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Three gluten-free oatmeal-raisin lactation cookies stacked on parchment paper.

Gluten-Free Oatmeal Lactation Cookies

Crispy, chewy, moist, sweet, naturally gluten-free, and no refined sugar! These oatmeal lactation cookies are lightly sweet and made with nothing but nutrient-dense ingredients. And don't worry, anyone can enjoy these delicious cookies, and feel less guilt in the process.

  • Total Time: 35 minutes
  • Yield: 1 to 2 Dozen Cookies 1x



Dry Ingredients

  • 1½ cups of old-fashioned or quick-cooking oats
  • ⅔ cup of oat flour
  • 1 teaspoon of kosher or sea salt
  • 2 teaspoons of ground cinnamon
  • 2 tablespoons of ground flaxseed, optional
  • 2 tablespoons of psyllium husk powder or oat bran, optional
  • 3 tablespoons brewer's yeast, optional

Wet Ingredients

  • 1 cup or 8 ounces (2 sticks) of softened unsalted butter, ghee, avocado oil, or coconut oil*
  •  ¼ cup + 2 tablespoons of honey, 3 tablespoons of maple syrup, or ⅓ cup coconut sugar (or brown sugar)
  • 1 tablespoon of blackstrap or unsulphered molasses
  • 2 large eggs, at room temperature
  • 1 teaspoon of vanilla extract


  • 1- cups of dried fruit and/or dark chocolate chips


Before you begin mixing the dough, preheat your oven to 350° F, line your baking pans or cookie sheets with parchment paper (if using), gather all of your equipment, and measure out all of your ingredients. 

Soak the Dried Fruit

  1. Chop larger pieces of dried fruit into quarter-inch pieces.
  2. In a small bowl, combine all of the dried fruit and cover it with the hottest water your tap will give. 
  3. Let the fruit soak while you mix the dough.

Mix the Dough

  1. Whisk together all of the dry ingredients in a large bowl.
  2. Combine the butter and honey (or your sweetener) in a large bowl. Using a hand mixer or in a stand mixer with a paddle attachment beat at medium-high speed until the ingredients are nicely combined and lightened in color. 
  3. Add the eggs, vanilla, and molasses and beat at medium-high speed to mix well, stopping to scrape the bowl and beater a couple of times. This will bring all of the ingredients together to create the smoothest dough possible.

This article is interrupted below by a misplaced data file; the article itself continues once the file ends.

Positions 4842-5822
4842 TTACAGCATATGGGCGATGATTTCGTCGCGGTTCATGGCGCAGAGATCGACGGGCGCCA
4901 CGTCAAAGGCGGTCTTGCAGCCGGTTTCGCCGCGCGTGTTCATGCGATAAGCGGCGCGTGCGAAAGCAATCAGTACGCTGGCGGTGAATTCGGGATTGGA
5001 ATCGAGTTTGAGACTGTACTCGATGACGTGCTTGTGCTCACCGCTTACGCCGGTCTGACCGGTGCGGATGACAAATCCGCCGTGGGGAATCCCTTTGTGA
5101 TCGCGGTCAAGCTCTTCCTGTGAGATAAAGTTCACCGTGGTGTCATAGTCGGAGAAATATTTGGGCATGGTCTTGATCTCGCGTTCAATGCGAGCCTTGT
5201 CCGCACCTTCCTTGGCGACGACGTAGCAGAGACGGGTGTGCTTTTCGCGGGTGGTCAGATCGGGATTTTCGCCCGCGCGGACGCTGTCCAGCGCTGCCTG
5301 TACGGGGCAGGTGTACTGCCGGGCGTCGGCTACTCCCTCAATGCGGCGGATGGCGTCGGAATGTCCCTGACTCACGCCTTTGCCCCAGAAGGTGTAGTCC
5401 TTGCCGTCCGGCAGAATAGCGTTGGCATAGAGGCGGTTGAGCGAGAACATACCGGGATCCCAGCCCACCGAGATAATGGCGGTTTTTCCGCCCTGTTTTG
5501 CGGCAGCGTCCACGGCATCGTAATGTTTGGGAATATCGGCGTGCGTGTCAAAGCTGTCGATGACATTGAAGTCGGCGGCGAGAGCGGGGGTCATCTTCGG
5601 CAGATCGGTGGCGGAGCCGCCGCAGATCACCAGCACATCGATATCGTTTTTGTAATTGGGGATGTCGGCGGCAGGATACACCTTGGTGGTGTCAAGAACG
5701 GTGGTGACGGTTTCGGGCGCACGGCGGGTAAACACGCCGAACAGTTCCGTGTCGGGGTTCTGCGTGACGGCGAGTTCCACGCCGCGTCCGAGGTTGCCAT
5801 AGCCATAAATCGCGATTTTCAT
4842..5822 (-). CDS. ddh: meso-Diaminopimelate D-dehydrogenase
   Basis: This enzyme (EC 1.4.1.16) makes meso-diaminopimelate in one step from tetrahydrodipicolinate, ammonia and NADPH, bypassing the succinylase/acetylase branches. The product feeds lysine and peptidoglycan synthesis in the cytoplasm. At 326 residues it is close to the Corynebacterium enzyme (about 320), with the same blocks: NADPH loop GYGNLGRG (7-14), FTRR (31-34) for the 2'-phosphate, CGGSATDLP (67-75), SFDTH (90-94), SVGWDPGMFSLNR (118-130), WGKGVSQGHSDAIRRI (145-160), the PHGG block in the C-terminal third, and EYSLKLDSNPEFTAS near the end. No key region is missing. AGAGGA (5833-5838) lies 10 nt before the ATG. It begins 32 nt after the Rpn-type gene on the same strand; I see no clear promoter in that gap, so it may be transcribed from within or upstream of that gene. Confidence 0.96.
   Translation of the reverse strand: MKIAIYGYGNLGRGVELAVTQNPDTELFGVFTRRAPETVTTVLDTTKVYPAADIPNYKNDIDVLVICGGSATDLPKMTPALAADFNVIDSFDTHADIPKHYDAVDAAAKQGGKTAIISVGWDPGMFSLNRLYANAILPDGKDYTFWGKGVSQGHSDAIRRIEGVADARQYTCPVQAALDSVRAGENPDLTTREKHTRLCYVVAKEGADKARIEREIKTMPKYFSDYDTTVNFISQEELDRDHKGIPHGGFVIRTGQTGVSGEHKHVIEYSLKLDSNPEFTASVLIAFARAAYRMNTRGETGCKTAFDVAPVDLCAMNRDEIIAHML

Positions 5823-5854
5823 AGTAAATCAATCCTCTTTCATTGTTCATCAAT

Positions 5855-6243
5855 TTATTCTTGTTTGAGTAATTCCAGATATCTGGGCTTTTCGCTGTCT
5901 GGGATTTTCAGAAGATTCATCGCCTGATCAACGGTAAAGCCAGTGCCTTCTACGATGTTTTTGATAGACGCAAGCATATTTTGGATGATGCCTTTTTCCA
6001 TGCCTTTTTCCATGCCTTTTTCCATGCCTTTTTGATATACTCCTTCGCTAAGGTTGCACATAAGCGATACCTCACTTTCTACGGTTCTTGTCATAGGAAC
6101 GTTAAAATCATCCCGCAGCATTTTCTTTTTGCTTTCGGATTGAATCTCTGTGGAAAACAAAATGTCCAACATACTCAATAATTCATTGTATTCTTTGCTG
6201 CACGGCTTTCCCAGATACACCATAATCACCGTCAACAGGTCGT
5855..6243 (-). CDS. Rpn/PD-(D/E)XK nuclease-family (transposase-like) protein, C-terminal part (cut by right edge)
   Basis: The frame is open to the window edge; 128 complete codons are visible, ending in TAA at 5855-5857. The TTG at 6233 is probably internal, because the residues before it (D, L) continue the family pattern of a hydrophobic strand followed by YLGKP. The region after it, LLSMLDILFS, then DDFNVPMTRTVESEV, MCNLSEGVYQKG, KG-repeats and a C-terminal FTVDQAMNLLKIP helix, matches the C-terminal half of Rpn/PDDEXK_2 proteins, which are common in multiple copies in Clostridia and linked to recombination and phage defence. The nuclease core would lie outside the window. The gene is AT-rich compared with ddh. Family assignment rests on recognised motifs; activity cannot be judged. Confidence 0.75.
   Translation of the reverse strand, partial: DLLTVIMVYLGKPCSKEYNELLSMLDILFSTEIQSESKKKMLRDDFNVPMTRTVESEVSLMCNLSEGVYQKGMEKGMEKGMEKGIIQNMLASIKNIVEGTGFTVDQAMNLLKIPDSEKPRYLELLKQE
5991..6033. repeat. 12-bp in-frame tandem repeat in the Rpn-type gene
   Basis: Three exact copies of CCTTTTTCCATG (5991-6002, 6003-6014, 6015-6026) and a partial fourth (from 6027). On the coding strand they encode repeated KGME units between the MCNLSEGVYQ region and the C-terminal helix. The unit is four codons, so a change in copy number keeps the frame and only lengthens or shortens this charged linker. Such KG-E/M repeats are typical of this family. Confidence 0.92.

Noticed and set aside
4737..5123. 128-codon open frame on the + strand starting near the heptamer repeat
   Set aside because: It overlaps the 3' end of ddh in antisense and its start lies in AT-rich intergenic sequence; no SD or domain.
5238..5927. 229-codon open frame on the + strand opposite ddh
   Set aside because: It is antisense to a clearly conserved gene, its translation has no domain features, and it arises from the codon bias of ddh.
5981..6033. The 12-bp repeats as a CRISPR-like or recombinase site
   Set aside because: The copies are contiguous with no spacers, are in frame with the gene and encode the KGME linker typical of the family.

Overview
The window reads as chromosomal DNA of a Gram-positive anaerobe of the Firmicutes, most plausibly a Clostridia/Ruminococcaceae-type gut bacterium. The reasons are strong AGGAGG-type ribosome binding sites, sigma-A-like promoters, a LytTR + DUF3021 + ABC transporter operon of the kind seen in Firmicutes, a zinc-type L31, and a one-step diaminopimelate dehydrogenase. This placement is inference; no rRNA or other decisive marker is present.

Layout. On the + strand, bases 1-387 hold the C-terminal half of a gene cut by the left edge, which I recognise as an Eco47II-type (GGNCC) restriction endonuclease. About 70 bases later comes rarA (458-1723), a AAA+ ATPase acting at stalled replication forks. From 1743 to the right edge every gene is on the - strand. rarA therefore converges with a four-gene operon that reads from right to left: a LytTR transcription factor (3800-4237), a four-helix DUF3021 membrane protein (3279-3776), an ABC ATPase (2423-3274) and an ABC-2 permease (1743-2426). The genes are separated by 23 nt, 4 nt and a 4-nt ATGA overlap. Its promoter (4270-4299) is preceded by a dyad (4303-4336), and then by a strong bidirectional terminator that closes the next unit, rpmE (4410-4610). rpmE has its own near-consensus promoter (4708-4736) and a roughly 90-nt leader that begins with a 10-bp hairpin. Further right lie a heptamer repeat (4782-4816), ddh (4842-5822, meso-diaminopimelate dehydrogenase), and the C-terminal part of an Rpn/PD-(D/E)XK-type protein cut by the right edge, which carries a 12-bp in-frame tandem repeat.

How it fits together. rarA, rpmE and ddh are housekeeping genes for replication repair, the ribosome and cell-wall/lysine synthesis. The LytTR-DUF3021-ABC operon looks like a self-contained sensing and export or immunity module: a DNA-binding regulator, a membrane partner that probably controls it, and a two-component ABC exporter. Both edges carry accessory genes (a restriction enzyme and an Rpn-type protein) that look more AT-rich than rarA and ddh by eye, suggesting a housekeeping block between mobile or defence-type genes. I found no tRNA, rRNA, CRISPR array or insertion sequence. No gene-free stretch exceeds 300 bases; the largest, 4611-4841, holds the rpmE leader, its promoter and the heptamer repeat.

4. On low speed, beat in dry ingredients in several additions. Stop the mixer and scrape the bottom and sides of the bowl and the beater with a spatula.
  5. Drain and squeeze excess water from dried fruit with your hands, if using. 
  6. With a spatula, fold in the soaked fruit and/or chocolate chips until evenly dispersed in the dough.
  7. The cookie dough can be prepared to this step several days ahead and stored chilled for up to a week. Or shaped into a log and wrapped very tightly in plastic wrap, sealed in a zipper storage bag, and frozen for three to six months. 

Scoop + Bake

  1. Scoop even-sized balls of cookie dough onto a non-stick or parchment-lined cookie sheet, spacing them a couple of inches apart. 
  2. With a chewy, dense cookie like these, I find flattening the scooped dough allows for the best bake. I use a quick and easy method to press all my cookies at once, and prevent sticky, gooey hands. Simply cover your pan with a sheet of parchment or wax paper, then use another pan to press down with even pressure on all of the dough balls at once.
  3. Bake the cookies just until they are set, and begin to brown around the edges, about 8 to 10 minutes. The longer you bake, the crispier the cookies will be.
  4. Cool the cookies on pan for five minutes, then carefully move them from the pan to a cooling rack or a plate. 
  5. Store in an air-tight container at room temperature, or freeze. 


On Oats

You can certainly use any oats you have on hand. Old-fashioned oats will produce a slightly looser cookie, as they absorb less moisture than quick-cooking. Quick-cooking oats will give you more cohesive cookie dough. Both offer helpful fiber and bake up delicious. 

On the Optional Supplements

All of the dry ingredients labeled "optional" will lend their own nutritional profiles to the cookies. Brewer's yeast contains ample B vitamins, but is also very bitter and not a taste everyone enjoys. Flaxseed is loaded with omega-3 fatty acids and is generally a flavor that plays nice with others. Oat bran and psyllium husk powder are mild and both contain lots of fiber and can be just the ticket to get digestion back up to speed after childbirth.

On Sugar

If you like a sweeter cookie, you can add up to half of a cup of honey, or perhaps three-quarters of a cup of brown sugar or coconut sugar.


Oatmeal cookies - designed for lactation or not - keep and freeze very well. Especially if you use oil as the fat, the cookies will stay moist for several days. To bake ahead and freeze several batches for after the baby arrives, be sure to seal the cookies in an air-tight bag or container.

Nutrition Information

The Nutrition Information below is based on the recipe as written using oat bran. Depending on the optional ingredients you choose, the nutritional profile will be slightly different. 

  • Author: Christina
  • Prep Time: 20 minutes
  • Cook Time: 8 minutes
  • Category: Desserts
  • Method: Baking
  • Cuisine: American
  • Diet: Gluten Free


  • Serving Size: 1 Cookie
  • Calories: 211
  • Sugar: 10.5 g
  • Sodium: 127.4 mg
  • Fat: 13.4 g
  • Carbohydrates: 19.9 g
  • Fiber: 2.4 g
  • Protein: 2.9 g
  • Cholesterol: 18.8 mg

Keywords: gluten free lactation cookies, oatmeal lactation cookies, healthy lactation cookies, easy lactation cookies